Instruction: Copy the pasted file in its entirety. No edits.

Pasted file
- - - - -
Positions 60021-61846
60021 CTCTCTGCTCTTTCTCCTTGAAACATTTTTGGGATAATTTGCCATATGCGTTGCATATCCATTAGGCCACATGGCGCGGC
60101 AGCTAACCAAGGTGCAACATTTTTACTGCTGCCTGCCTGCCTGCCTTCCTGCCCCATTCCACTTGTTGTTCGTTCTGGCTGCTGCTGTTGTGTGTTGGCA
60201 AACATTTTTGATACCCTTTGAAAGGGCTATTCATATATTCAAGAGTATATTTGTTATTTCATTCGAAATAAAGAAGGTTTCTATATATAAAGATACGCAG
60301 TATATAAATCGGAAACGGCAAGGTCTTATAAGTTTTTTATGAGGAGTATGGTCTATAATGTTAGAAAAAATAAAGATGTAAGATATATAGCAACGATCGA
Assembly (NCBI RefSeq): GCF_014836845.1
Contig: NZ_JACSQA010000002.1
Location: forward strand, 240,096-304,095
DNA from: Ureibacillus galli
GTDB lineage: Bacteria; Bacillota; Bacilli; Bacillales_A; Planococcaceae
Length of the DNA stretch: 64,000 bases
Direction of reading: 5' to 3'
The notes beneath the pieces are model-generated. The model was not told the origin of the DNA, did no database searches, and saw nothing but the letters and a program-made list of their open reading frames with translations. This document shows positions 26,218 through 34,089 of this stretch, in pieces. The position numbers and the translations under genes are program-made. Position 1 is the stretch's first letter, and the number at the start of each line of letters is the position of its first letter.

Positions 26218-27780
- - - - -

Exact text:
Positions 60021-61846
60021 CTCTCTGCTCTTTCTCCTTGAAACATTTTTGGGATAATTTGCCATATGCGTTGCATATCCATTAGGCCACATGGCGCGGC
60101 AGCTAACCAAGGTGCAACATTTTTACTGCTGCCTGCCTGCCTGCCTTCCTGCCCCATTCCACTTGTTGTTCGTTCTGGCTGCTGCTGTTGTGTGTTGGCA
60201 AACATTTTTGATACCCTTTGAAAGGGCTATTCATATATTCAAGAGTATATTTGTTATTTCATTCGAAATAAAGAAGGTTTCTATATATAAAGATACGCAG
60301 TATATAAATCGGAAACGGCAAGGTCTTATAAGTTTTTTATGAGGAGTATGGTCTATAATGTTAGAAAAAATAAAGATGTAAGATATATAGCAACGATCGA
Assembly (NCBI RefSeq): GCF_014836845.1
Contig: NZ_JACSQA010000002.1
Location: forward strand, 240,096-304,095
DNA from: Ureibacillus galli
GTDB lineage: Bacteria; Bacillota; Bacilli; Bacillales_A; Planococcaceae
Length of the DNA stretch: 64,000 bases
Direction of reading: 5' to 3'
The notes beneath the pieces are model-generated. The model was not told the origin of the DNA, did no database searches, and saw nothing but the letters and a program-made list of their open reading frames with translations. This document shows positions 26,218 through 34,089 of this stretch, in pieces. The position numbers and the translations under genes are program-made. Position 1 is the stretch's first letter, and the number at the start of each line of letters is the position of its first letter.

Positions 26218-27780